: Everything Old is New Again.

04-02-13, 07:29 PM
I saw an interesting report the other day. Automotive engineers have rediscovered the fact that narrower tires have less rolling resistance than wide tires and also are less prone to hyroplane in the rain. In order to meet the requirements for the new fuel milage mandates cars will soon have tires in the same size and width range as Model T Fords, 30X3 and 30x3 1/2. Carried farther you'll soon be seeing cars with buggy wheels.

04-02-13, 08:31 PM
Wooohooo,,,old school spoke rims!!!!!

----With wooden spinners to follow....

04-02-13, 08:47 PM
I have long thought that wire spoked wheels were the ultimate in classic looks.

04-02-13, 08:49 PM
I'd argue if I could.

04-02-13, 08:55 PM
For Model T owners, balloon tires from the secondary market were a great leap forward along with Rajo overhead valve conversions, Ruckstell rear ends, and hydraulic brakes.

04-02-13, 08:59 PM
I refuse to put ugly skinny tires on my cars. They may have less rolling resistance, but they must also sacrifice traction. No thank you.

04-02-13, 09:51 PM
There's a geometry problem in there somewhere. How much bigger wheel is required to get the same contact patch if the tread is half as wide?

04-02-13, 10:20 PM
Everyone should have wire spoke wheels.

Hoosier Daddy
04-02-13, 11:42 PM
They may have less rolling resistance, but they must also sacrifice traction. No thank you.

There's a geometry problem in there somewhere. How much bigger wheel is required to get the same contact patch if the tread is half as wide?

Common misconception.

First, imagine if your tires had no stiffness. The contact patch areas would be exactly the weight of the car divided by the number of tires divided by the PSI of the tires. It wouldn't matter if the tire was 1 inch wide or 20 inches wide, the contact patch would be the same. It would just change from a long narrow shape to a wide narrow shape. The point being it would be possile to keep a similar contact patch area if tires were made narrower.

The downside of narrower tires from a mileage and life span would be that the longer the patch is, the greater the angle where the tread hits the pavement. It takes more energy to bend the tread with a narrower tread. And that energy becomes heat which can shorten the life. Running underinflated would be a worse problem for narrower tires. But the taller the tires are, the less bending is required and the less heat produce.

Of course tire sidewalls do have stiffness so there would be some loss of contact patch area unless tire pressures were lowered compared to a wider tire. And lower presure hurts mileage because it lengthens the contact patch which increase the angle where the tread meets the road which requires more HP being expended to maintain a set speed.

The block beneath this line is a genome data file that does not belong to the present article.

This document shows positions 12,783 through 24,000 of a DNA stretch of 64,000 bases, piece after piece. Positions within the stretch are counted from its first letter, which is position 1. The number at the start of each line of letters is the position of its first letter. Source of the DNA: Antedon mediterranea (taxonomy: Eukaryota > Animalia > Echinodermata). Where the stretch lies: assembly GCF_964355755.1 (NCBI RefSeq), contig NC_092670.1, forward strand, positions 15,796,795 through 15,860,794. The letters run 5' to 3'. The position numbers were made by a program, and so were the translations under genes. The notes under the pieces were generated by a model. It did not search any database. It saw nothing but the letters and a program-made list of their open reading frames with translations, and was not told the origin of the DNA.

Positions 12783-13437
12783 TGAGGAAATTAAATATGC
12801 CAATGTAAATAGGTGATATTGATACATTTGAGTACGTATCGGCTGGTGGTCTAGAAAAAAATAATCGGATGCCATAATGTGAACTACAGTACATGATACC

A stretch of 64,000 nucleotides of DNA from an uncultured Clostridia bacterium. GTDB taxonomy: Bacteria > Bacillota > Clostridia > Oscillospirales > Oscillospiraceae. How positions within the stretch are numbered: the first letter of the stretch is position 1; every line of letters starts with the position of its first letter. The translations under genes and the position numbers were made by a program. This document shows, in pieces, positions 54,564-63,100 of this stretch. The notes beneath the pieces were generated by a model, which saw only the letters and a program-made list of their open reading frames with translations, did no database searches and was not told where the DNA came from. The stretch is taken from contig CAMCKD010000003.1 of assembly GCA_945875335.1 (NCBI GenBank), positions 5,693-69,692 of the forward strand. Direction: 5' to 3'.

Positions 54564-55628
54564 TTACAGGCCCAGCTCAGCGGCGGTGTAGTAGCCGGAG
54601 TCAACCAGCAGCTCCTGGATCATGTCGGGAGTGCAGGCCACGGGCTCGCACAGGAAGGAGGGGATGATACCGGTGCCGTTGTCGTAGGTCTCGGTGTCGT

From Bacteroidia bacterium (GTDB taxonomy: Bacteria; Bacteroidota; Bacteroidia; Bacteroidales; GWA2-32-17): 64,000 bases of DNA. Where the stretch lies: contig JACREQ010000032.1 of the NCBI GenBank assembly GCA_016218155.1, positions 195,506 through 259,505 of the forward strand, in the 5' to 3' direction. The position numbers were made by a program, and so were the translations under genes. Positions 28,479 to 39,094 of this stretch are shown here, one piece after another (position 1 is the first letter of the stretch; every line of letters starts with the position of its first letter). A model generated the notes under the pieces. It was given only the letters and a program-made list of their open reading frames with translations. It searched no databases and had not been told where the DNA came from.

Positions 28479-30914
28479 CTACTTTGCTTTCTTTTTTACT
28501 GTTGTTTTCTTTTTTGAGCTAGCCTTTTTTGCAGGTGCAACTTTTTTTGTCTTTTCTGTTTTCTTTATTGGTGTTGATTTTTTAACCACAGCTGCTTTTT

I'd be surprised if the tread widths could be made much narrower without the negative side effects cancelling the benefits. Should be interesting to watch.

04-03-13, 12:34 AM
One advantage narrow, skinny tires have is in the snow. The little narrow 14" tires on my truck work great in the snow because they put more of the weight on a central point, thus the tire sinks through the snow to the pavement, thus it finds traction. Something like a 315/35/R19 on the back of a Corvette or similar vehicle just acts like a snow shoe, ie it just rides on top of the snow.

04-03-13, 02:32 AM
To the manufacturer trying to stretch mileage to the max a little loss of traction and side bite is no big deal. Nobody but a fool is out there at the limit of adhesion on the public roads anyhow. Ask Urbanski.

04-03-13, 09:16 AM
Memories - back in the days of bias-ply tires the hottest "upgrade" was to go to the new Firestone Wide Oval tires with their pencil-thin red stripe sidewall. My Chevelle 327 SS had 7.75.14 Wide Ovals on the steel Buick 5-spoke wheels and was exactly like a surfboard in anything other than a sprinkle.

Wide tires - 30 psi = large contact patch
Narrower tires - 36 psi = smaller contact patch ...... BUT now you get into perceived "ride quality". Some of our members, addicted to the Cadillac "marshmallow ride", would NOT be happy with narrow tires.

Perhaps there will be "breakthroughs" with the new airless tires.

04-03-13, 12:19 PM
Airless tires work okay until you get some of those holes full of mud or ice. Wide ovals wore out so quick you could feel the car settle as you drove down the road.

04-03-13, 01:15 PM

are you telling me that this thing gets 30mpg?

04-03-13, 01:19 PM
are you telling me that this thing gets 30mpg?

what the...is that real????? Aahh hell no. YO! It ain't that serious

04-03-13, 01:35 PM
it's definitely real, and it definitely rides like crap

probably done by someone just for fun
(obviously in europe)

04-03-13, 03:08 PM
How many millions of times has that pic been hotlinked?

04-03-13, 03:52 PM

04-03-13, 04:50 PM
No, six and a half.

I wonder how bad the owner's hemmhorroids are.

04-03-13, 09:40 PM
That thing is hideous!

04-03-13, 10:28 PM

04-04-13, 08:01 AM
Howja like to drive that thing down a cobblestone street in France ?

When I was stationed in Naples I drove my '65 Chevelle down just over a mile of the original 2,000 year old Roman Appian Way - that was a lumpy experience - can't imagine what it must have been like in wood wheel chariots and wagons.

04-04-13, 09:42 AM
As a kid I remember riding on brick streets interlaced with trolley tracks in Chicago when transferring from one train station to another. That was enough to loosen your fillings.

04-04-13, 11:22 AM
:yeah: I remember them well.

04-04-13, 12:25 PM
thinking back to my childhood stomping grounds would bring this behemoth back to where it belongs ... offroad in the woods on trails

i can only imagine what it would be like with those monstrous wheels!

04-04-13, 05:08 PM
Here come the 155/90/26's